In the absence of any perceived results on the ground, resentment rooted in France’s colonial past has bubbled up. Macron said he wanted to break up with FranÃ§afrique, the system of close commercial, economic and political ties that have defined the relationship since independence.
But critics say the 44-year-old leader has instead maintained a paternalistic approach, such as when he summoned his older African counterparts to a castle in Pau, southwestern France, last summer to insist their public support for the military operation in the face of rising anti-French sentiment.
âHe wants to be the boss. . .[but] we are a very proud people â, declared the former president of the National Assembly Ali Nouhoum Diallo. A diplomat pointed out that the vehicle registration plates of the Embassy in Bamako are numbered in the order in which the countries recognized the independence of Mali, with France coming at number 10. And yet, said the diplomat , “They demand this exaggerated respect, [which] hurts them â.
Macron’s senior adviser said the problem was not France’s attitude, but that the Malian junta was breaking its commitment to hold elections in February and clinging to power it had illegally seized. “Trying to pass all of this off as a fight between Mali and the former colonial power is a pretty crass trap that we [wonât] fall in, âthe advisor said.
This long-standing anti-colonial sentiment is meanwhile exploited by groups linked to Russia and Wagner, according to Western officials, while Maiga’s fiery speech at the UN has underscored the contradictory nature of anti-French sentiment. “They tell France to leave, but also attack them for leaving,” said Michael Shurkin, former CIA analyst and director of global programs at Dakar-based consultancy 14N Strategies.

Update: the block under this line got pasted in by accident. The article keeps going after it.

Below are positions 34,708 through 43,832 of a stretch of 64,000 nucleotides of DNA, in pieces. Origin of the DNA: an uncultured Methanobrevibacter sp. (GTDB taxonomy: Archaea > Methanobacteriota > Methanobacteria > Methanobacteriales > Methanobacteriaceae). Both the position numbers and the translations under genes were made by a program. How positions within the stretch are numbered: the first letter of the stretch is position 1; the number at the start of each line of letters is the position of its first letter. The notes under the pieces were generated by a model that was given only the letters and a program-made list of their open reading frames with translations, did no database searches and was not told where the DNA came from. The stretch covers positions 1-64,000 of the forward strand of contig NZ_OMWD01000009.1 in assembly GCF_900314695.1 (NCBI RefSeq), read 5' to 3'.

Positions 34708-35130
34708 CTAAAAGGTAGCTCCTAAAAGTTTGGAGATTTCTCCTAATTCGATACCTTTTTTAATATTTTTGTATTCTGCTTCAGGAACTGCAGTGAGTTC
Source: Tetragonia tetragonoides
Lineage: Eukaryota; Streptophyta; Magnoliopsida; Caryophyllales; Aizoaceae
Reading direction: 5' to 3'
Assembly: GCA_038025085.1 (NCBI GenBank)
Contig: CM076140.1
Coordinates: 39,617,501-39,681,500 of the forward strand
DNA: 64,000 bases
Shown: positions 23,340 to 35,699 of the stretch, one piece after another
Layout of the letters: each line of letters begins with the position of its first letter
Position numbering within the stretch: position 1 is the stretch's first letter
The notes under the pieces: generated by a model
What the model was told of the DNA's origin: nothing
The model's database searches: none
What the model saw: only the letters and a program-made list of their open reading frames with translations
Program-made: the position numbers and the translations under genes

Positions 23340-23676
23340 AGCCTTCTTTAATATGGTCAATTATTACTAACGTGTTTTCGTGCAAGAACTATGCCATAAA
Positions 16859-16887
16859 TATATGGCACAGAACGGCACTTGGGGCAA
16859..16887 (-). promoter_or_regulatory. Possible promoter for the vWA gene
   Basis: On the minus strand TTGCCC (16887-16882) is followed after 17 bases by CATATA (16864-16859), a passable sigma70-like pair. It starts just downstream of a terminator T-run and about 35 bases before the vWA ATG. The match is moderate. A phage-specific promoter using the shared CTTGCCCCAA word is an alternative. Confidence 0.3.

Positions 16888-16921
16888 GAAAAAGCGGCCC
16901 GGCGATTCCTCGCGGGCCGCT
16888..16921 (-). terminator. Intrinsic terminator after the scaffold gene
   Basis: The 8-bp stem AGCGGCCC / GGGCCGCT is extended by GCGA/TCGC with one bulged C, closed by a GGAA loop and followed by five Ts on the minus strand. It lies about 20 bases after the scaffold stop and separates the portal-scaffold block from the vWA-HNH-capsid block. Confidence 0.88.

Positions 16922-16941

Moussa Mara, who served as prime minister in 2014-15, said France was a convenient bogeyman for a junta which, like its predecessors, had no plans to fight terrorism. “There are people who think that if it is not raining in Mali, it is France’s fault,” he said. “Make France a [the] adversary – this is a strategic political decision. You get applause. This creates an opportunity to delay the elections.
Barkhane is the only significant counterterrorism force operating in the region, analysts say, and few, even among France’s top critics, believe that weak national armies could effectively combat the jihadist threat. The 14,000-strong UN peacekeeping operation in Mali, Minusma, is largely responsive.
Paris has, for years, tried to internationalize the effort to fight terrorism in the Sahel, but without much success. The United States provides surveillance and intelligence, and the United Nations provides logistical support. The Takuba Special Forces Task Force that France has long touted as the next phase of the mission includes troops from Estonia, Portugal, Sweden and other European countries, but remains largely French.
Among Western allies, the reluctance to engage militarily is both political and practical – they recognize a clear reality for most Malians. âThe conflict in Mali will not be resolved by military forces,â said Yeah Samake, an opposition politician. âIt’s more complex.
Many Malians, on the other hand, want talks with the jihadists, whose objectives on the ground tend to be local or criminal rather than religious or ideological. Paris does not agree.
There are no known Wagner fighters in Mali yet, but two diplomats in Bamako and a senior Malian security official have confirmed that there have been “prosecutions on the ground” to sort out the details of the potential contract, including surveying gold mines which could be used as a means of payment. .
âPeople are convinced that the French are there to steal their natural resources,â said Shurkin. “In the meantime, they want to turn to the Russians, who are explicitly there for this purpose.”
With France withdrawing and no one else, said a Western diplomat, it was no surprise that Mali reached out to Russia. âThe junta is desperately asking every Western country for military assistance. . . even the least martial European countries, but everyone says no, âsaid a Western diplomat. “They say we are drowning in a sea of ââinsecurity and we have to take something.”
Even Diallo, a harsh critic of France since his student days in Senegal before independence, has little illusions about Russian aid. âMali can work with different partners to unify the country, but think that the Russians will come here and die for Mali? No, you are wrong.
Additional reporting by Victor Mallet in Paris